The following recipe is from the November 4 edition of our weekly recipe newsletter. To receive this newsletter in your inbox, sign up here!
The recipes in New Classic Family Dinners by Mark Peel are, at their heart, restaurant recipes adapted for the ease of home cooks. They range in difficulty levels from beginner to very advanced. But even the most simple recipe includes a few extra steps that prove to be infinitely beneficial to home cooks.
This recipe for Green Bean Salad with Walnuts is nothing more than blanched green beans with a lemony vinaigrette, but hidden in the instructions are a few tips that only someone with years of kitchen experience can bring to the table. Peel recommends that you blanch the lemon zest to counter any bitterness that it might bring to the vinaigrette. Freshly shelled walnuts taste pretty good on their own, but toasting them and adding the smallest amount of walnut oil brings out their nuttiness. Finally, and probably my newest and most favorite trick that I've learned from Peel, briefly soaking raw onions does wonders to eliminate any overly pungent onion aromas in dishes that call for raw onions.
Combining all of these chef-worthy techniques makes for a green bean salad that might take a little longer than you are used to, but is well worth it. These few extra steps ensure that all of the flavors are not only balanced but heightened to new levels.
- 1 pound green beans
- 12 walnuts in the shells
- 2 teaspoons coarse mustard
- 1/4 cup Basic Lemon Vinaigrette (recipe follows)
- 1 tablespoon walnut oil
- 1 tablespoon chopped chives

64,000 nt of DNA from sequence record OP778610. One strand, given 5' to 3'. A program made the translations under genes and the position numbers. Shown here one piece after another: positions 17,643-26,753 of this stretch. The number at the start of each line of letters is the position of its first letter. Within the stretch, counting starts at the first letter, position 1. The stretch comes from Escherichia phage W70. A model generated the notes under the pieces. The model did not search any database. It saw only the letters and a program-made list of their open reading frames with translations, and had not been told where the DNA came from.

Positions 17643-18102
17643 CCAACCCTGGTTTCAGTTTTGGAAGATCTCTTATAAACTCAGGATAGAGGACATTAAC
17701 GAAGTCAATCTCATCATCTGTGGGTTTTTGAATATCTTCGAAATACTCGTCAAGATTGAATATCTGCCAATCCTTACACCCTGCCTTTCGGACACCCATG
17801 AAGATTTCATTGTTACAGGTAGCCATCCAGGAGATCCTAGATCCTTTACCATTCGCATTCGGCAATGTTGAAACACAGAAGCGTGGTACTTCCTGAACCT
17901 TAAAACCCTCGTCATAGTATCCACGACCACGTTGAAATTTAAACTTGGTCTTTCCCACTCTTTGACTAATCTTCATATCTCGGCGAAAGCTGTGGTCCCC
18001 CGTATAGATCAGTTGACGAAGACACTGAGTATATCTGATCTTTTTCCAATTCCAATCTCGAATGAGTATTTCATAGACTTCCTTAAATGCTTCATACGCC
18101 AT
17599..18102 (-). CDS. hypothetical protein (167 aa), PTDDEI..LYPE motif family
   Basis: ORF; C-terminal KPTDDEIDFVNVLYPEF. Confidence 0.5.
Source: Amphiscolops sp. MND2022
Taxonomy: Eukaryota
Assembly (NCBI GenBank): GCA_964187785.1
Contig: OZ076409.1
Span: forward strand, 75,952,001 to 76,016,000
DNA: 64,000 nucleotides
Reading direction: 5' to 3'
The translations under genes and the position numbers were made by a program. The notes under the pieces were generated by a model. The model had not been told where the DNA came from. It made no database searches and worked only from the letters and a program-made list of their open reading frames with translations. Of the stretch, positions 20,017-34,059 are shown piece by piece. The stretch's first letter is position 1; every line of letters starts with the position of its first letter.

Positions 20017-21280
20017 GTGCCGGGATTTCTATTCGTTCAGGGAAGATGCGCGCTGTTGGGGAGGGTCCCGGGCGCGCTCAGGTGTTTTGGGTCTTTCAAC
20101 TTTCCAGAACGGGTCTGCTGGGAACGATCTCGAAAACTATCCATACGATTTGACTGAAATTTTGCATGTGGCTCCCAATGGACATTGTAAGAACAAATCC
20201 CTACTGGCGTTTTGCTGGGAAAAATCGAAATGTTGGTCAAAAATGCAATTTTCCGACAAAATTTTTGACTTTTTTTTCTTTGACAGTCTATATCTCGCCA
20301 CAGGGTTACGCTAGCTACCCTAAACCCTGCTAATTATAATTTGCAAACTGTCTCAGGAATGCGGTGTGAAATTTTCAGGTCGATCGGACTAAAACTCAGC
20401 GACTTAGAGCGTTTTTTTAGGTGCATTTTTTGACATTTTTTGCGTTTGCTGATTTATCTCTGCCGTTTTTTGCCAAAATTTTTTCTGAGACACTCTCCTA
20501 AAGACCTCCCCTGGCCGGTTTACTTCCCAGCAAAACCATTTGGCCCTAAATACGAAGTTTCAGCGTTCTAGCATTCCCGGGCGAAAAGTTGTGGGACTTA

- Fleur de sel
- Zest of 1/2 large lemon
- 1 small or 1/2 medium shallot, minced, rinsed with cold water, and drained on paper towels
- 2 tablespoons strained freshly squeezed lemon juice
- 1 1/2 teaspoons white wine vinegar or champagne vinegar
- 1/4 teaspoon kosher salt
- 1/8 teaspoon cracked black peppercorns
- 1/4 cup canola oil
- 1/4 cup extra virgin olive oil
Pick over the beans, but don't trim them until after they've been blanched. Bring a large pot of generously salted water to a boil and add the beans. Boil for 4 to 5 minutes and transfer to a bowl of ice water. Cool in the ice water, then drain and dry on paper towels. Trim off the stem ends.
Crack the walnuts, holding the seamed sides against the nutcracker. Remove the meat from the shells, trying to keep the halves intact. If you crack the shell on the rounded side (as opposed to the seamed side), you might crush the meat and won't be able to extract neat halves. Toast the nuts lightly in a 350°F
oven, or in a pan on the stove, for 4 to 5 minutes. Remove from the heat. Separate out 6 halves and set aside. Coarsely chop the rest.
Whisk the mustard into the lemon vinaigrette. Set aside 1 teaspoon of the dressing. Make sure the beans are dry, and toss with the remaining vinaigrette and chopped walnuts. Toss the halves with the teaspoon you set aside. Arrange the beans on a platter or in a wide bowl. Arrange the walnut halves over the top. Drizzle on the walnut oil and sprinkle with the chives. Sprinkle a few pinches of fleur de sel over the top and serve.
Note: The reason you don't trim the beans until after you blanch them is that, like cut flowers, they will absorb water at the broken or cut ends. They'll have a better texture and a more vivid flavor if left intact until after they've been cooked.
Zest of 1/2 large lemon
1 small or 1/2 medium shallot, minced, rinsed with cold water, and drained on paper towels
2 tablespoons strained freshly squeezed lemon juice
1 1/2 teaspoons white wine vinegar or champagne vinegar
1/4 teaspoon kosher salt
1/8 teaspoon cracked black peppercorns
1/4 cup canola oil
1/4 cup extra virgin olive oil
Bring a small pan of water to a boil and add the lemon zest. Blanch for 45 seconds, drain, and dry on paper towels. Chop fine and transfer to a medium bowl, along with the shallot. (Blanching reduces the bitterness in the lemon zest, which is important here, but not in other recipes.)
Pour the lemon juice over the shallot and lemon peel. Add the vinegar, salt, and pepper. Stir together. Whisk in the canola oil and the olive oil. Taste by dipping a piece of lettuce into the dressing, and adjust the seasoning.